Without the guidance of a trained professional, shaman, or psychedelic guide, I was relegated to the path of DIY. It won’t be wise to get into specifics; suffice it to say, I quickly learned what to do and not to do, and how these medicines work.

With some trial and error, I excavated the depths of my psyche and found what I was looking for: healing at a level I doubt would have been possible otherwise.

The altered states themselves were unforgettable. More importantly, however, the resulting life changes have been extraordinary. I’ve been able to access increased self-acceptance, confidence, motivation, meaning, and sense of purpose. I’ve been more in touch with emotions and have been able to engage more openly with friends and family. As someone who was basically an atheist, I’ve felt a newfound connection to spirituality and have a sharper understanding of several concepts I’d previously refuted. I feel more connected to everything, less isolated, less anxious, and more capable of stillness, patience, and peace.

Of course, this isn’t an instant fix, and I’m far from perfect.

But these encounters confirmed everything I’d read, and they reshaped the way I view therapy.

One of these turning points happened at a legal ayahuasca retreat. It was the closest thing to a miracle I’ve ever witnessed. Not only was my own experience life-changing, but in a single weekend over one hundred people with some of the most crushing emotional pain, health conditions, and addictions were able to make breakthroughs that were equally, often more, profound than anything I’d seen in the better part of a decade as a mental health worker in Alabama.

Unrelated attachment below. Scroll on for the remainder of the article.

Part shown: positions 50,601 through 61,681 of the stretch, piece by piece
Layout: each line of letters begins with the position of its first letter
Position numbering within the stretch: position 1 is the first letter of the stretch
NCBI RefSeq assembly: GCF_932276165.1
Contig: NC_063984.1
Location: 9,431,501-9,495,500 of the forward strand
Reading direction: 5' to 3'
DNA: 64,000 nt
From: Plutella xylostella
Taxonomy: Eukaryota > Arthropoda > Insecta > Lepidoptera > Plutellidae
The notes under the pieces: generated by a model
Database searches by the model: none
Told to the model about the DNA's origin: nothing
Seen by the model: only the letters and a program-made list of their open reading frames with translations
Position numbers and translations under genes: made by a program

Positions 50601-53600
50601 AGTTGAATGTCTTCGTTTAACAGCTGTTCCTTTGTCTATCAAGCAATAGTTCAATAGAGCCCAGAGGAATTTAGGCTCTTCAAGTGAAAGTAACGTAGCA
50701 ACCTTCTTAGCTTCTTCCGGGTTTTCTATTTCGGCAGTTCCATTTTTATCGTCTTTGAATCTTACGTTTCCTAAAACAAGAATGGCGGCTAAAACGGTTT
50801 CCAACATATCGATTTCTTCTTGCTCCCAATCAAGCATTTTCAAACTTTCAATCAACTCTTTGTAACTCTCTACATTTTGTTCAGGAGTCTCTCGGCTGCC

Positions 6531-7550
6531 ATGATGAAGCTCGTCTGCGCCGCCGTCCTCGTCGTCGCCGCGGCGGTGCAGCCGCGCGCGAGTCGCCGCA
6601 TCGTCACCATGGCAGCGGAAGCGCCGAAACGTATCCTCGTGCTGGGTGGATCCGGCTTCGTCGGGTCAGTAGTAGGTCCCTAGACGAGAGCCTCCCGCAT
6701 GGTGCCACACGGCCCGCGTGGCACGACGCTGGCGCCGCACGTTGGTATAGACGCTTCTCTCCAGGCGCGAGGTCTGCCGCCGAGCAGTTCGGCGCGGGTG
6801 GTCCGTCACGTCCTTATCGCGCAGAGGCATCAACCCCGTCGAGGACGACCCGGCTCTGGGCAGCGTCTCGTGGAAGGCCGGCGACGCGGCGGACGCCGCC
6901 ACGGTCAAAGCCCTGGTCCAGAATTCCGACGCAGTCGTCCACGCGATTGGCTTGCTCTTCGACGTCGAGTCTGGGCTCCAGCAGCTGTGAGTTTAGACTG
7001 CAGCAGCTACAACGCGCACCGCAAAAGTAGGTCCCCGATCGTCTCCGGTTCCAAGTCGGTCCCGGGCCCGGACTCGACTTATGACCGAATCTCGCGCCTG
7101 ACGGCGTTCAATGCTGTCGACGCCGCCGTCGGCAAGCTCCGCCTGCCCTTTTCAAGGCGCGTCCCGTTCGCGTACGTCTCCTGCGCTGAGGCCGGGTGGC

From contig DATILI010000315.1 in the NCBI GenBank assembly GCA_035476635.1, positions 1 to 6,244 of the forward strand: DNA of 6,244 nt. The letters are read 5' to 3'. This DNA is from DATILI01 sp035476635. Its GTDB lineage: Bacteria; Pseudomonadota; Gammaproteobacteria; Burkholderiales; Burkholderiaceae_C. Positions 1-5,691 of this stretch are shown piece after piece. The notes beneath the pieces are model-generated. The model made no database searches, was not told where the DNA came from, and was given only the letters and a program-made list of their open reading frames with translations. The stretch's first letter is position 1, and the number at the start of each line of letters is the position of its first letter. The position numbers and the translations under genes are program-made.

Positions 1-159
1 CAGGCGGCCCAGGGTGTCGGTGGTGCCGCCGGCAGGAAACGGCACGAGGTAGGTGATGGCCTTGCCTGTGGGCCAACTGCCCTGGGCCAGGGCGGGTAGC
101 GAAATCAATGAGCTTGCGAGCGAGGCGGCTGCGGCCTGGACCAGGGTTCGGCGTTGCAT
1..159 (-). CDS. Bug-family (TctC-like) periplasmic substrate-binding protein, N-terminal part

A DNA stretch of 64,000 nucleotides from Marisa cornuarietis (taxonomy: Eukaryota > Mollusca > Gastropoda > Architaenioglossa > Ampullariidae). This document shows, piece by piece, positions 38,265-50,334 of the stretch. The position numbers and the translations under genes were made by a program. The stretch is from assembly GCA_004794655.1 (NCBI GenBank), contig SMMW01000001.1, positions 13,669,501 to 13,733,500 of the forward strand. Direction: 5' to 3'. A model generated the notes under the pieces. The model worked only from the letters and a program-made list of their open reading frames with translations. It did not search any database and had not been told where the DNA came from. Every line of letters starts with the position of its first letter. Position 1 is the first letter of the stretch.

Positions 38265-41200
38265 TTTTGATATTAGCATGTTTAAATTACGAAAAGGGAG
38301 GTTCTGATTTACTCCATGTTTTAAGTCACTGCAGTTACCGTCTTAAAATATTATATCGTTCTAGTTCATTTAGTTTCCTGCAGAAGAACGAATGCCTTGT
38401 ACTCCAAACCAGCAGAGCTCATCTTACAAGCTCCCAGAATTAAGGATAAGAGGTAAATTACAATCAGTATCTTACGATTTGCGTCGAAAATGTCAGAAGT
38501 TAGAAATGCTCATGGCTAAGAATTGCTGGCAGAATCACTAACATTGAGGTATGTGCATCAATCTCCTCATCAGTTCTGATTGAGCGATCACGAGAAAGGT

It makes little sense to see these changes, personally and in others, on such an accelerated timeline, and then go back to the old ways of doing things.

Fork in the road – via Pexels – James Wheeler, Alabama

Part 3: Learning

To clarify what I mean when I say, ‘this approach,’ I’m referring to any consciousness-altering substance used in a therapeutic context. This includes ketamine, psilocybin (magic mushrooms), MDMA (ecstasy, molly), ayahuasca, DMT, mescaline, LSD, ibogaine, and others.

I’d also like to underline the ample, and growing, body of research that supports my enthusiastic anecdotes.

Ayahuasca, for example, has been shown to help those struggling with eating disorders access the inner compassion that often proves elusive for those stuck in its grips [1, 2]. It’s an invaluable tool for processing grief [3] and has long-lasting, transformative benefits in many areas, including increased spiritual connection, improved relationships, decreased alcohol use and drug dependence, and strengthened sense of self [4].  

Book spiral – via Pexels – Pixabay

Ketamine provides fast-acting relief from suicidal ideation (sometimes taking effect within 1-4 hours) and treatment-resistant depression [5, 6, 7]. This medicine generates a response in approximately 70% of those who use it, which is partly why it garners such a high efficacy and safety profile [8]. Ketamine Assisted Psychotherapy (KAP) has been used to treat many conditions, like depression, anxiety, OCD, ADHD, existential distress, relationship issues, bipolar I and II depressive symptoms, and PSTD, and has shown significant improvements of depression and anxiety among all diagnoses, with added notable improvement in those suffering from complex PTSD [9].